The when, where and how of planting and pruning perfect roses

Jun 22, 2021
Rose pruning is all about rejuvenating the plant and – essentially – keeping it young. Source: Getty

Winter is rose season in the gardening calendar! They may not be in flower now, but this is the time when you plant new bushes and prune older ones. Both procedures take a little know-how, but neither are too complicated, and as roses are such tough, long-living plants, it’s well worth getting it right.

Roses are bought these days in much the same way they’ve always been — as bare-root plants that are dug, packaged and sold in winter. (You can find some gorgeous bare-root roses for sale on the Starts at 60 Marketplace, here.) They might look a little unimpressive right now – like a cluster of bare thorny sticks – but they will go on to produce the most beautiful flowers in just a couple of months’ time. You can also find roses available as potted plants in nurseries throughout the year, but bare-root plants are generally cheaper and offer you a much wider selection of varieties.

How to plant roses

  1. Pick the spot: In terms of garden position, roses need full sun – at least six hours a day – otherwise they won’t thrive.
  2. Prep the soil: To give new plants the best headstart, it’s important to prepare the soil two to four weeks before planting (or even earlier if you can). Fork cow manure and compost through the planting area, to enrich the soil with lots of organic goodies.
  3. Prep the plant: On planting day, unwrap the roses, shake off the medium surrounding their roots, and place them in a bucket of water straight away, so they don’t dry out.
  4. Dig a hole: This needs to be wide enough to accommodate the full spread of the roots, and deep enough that the bud union (the knobbly swelling on the stem) will end up a couple of centimetres above soil level. As a rough guide, the minimum sized hole should be about 30cm wide and 20cm deep. (Tip: If you haven’t already prepared your soil, mix some cow manure and/or compost through the excavated soil at this stage.)
  5. Form a mound: Using some of the excavated soil, form a mound in the base of the hole. Take a rose from the bucket, disentangle its roots and spread them out over the mound, holding the plant upright with your other hand. Adjust the mound as needed, so that the bud union will sit just above the finished soil level.
  6. Fill and water: Backfill the hole about halfway with soil, then water the plant. When the puddle has drained away, fill the rest of the hole with sol, firming the soil down with your hands to ensure there are no air pockets. Water again with a shower spray.

Note: There’s no need to add fertiliser in winter, as the plant is dormant. Wait until you see signs of leaf growth in spring, at which stage you can sprinkle on some rose fertiliser and top it with a layer of mulch.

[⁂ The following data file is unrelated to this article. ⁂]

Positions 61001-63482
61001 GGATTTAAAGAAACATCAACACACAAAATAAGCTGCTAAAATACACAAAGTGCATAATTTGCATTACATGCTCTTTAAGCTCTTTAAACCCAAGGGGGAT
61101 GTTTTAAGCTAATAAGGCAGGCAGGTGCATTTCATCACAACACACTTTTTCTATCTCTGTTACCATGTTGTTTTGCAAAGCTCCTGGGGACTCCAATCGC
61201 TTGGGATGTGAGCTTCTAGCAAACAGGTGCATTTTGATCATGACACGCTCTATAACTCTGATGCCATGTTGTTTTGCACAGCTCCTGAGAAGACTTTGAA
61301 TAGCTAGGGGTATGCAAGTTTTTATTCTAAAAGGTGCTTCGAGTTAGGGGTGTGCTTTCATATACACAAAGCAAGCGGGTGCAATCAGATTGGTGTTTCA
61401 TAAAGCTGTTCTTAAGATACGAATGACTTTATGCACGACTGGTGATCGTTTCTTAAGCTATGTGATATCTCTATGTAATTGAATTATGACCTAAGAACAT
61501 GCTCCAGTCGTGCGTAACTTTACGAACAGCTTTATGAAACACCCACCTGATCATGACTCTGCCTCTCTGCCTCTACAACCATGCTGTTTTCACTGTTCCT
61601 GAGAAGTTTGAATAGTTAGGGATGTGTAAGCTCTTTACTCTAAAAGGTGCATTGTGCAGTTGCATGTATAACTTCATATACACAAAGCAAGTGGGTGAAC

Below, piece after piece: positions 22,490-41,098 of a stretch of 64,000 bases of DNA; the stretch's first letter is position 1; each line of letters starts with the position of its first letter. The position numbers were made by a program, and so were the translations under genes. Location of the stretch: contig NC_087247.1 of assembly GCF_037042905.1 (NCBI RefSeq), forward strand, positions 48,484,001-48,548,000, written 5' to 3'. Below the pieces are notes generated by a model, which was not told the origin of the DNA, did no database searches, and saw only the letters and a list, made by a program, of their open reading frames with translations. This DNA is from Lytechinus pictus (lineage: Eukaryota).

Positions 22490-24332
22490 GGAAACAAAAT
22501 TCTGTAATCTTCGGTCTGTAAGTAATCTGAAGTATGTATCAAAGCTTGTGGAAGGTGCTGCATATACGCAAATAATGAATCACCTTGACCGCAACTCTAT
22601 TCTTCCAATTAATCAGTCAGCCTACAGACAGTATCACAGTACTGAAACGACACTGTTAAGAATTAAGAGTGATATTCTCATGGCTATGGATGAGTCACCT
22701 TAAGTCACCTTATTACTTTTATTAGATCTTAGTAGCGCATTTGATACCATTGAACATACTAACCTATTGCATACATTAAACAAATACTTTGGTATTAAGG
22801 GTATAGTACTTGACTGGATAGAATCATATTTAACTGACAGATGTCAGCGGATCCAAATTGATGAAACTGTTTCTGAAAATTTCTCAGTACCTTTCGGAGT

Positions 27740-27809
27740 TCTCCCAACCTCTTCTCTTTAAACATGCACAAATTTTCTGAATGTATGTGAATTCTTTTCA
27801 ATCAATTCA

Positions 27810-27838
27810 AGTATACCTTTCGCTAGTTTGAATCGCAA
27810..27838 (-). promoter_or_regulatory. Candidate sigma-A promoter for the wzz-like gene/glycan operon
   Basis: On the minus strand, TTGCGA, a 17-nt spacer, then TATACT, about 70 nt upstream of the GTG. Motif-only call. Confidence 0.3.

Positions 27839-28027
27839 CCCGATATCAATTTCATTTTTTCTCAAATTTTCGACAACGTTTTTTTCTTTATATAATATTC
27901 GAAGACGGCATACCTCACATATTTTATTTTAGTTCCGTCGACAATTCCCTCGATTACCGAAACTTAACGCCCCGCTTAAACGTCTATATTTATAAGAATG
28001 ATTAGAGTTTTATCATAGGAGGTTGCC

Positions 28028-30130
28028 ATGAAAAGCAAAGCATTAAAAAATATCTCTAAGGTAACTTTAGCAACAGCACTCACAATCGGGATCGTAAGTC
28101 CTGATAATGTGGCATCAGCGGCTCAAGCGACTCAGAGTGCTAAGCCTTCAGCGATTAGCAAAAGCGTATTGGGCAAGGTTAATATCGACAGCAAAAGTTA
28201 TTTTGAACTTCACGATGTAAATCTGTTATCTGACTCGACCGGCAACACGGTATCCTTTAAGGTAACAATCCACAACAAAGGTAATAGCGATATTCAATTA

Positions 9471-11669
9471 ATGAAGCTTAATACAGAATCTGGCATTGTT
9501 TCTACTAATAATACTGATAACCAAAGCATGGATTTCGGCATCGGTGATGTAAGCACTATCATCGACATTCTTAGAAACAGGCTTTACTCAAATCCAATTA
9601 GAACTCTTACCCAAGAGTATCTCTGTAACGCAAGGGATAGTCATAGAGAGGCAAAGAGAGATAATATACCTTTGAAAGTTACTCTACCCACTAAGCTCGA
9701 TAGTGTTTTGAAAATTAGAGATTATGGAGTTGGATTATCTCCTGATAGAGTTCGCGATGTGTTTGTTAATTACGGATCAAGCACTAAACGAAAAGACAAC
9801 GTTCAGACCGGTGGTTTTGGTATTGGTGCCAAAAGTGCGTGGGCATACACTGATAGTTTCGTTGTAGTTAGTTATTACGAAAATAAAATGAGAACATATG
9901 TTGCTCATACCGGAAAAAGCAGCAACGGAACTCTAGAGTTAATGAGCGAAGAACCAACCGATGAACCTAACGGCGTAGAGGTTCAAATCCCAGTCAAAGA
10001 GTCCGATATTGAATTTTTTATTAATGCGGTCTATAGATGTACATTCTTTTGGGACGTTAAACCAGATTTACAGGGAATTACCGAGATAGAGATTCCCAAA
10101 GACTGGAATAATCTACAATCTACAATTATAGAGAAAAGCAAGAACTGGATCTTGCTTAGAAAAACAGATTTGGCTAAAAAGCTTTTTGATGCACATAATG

How to prune roses

Roses have the very handy habit of bearing their flowers on their new growth. So when they’re cut back in winter, they respond by pushing out vigorous new stems in spring, which quickly go on to produce flower buds. Rose pruning is all about rejuvenating the plant and – essentially – keeping it young. Here are the basic rules for pruning established bush and shrub roses.

  1. First, cut the whole bush back by about a third to a half, making each cut just above a nice plump growth bud, which is facing outwards. Always use clean, sharp secateurs so you don’t tear the bark.
  2. Remove any dead canes, cutting them right down at the base of the plant. Also remove sick or spindly growth, and any criss-crossing canes, to open up the centre of the bush.
  3. Bin all the rose prunings, in case they’re carrying any pests. You can also spray the bare plants with a winter rose spray, such as lime sulphur or pest oil, to clean up any fungal spores or dormant bugs that might be hanging around.
Pruning red rose bush
Always use clean, sharp secateurs so you don’t tear the bark. Source: Getty

Timing: In frost-free areas, pruning is usually done from mid to late winter. However, if you live in a frost-prone area, delay it until all danger of frosts has passed, so that you won’t risk the new growth getting burnt off.

Climbing roses that only bloom in spring – which includes the popular banksia rose and many old-fashioned varieties – should be left alone in winter. Instead, only prune them back after their flowering has finished in late spring, trimming back to create a manageable framework. Plants that are two to three years old may need no pruning at all.

yellow multiflora rose
A glorious example of the yellow multiflora climbing rose. Source: Getty

Repeat-flowering climbing roses on the other hand, can be pruned back in winter by trimming back the side shoots, which produce the flowers (known as laterals), along with any dead canes. If your climbing rose has become altogether too large and you want to reduce its spread, then use the winter months to trim it back to the dimensions you want.

If you are keen to buy some roses, the Starts at 60 Marketplace has some beauties, here

If you want to know how to pick the right rose for your garden, read Roger Fox’s guide here

Did you find this helpful? What other gardening issue do you have?

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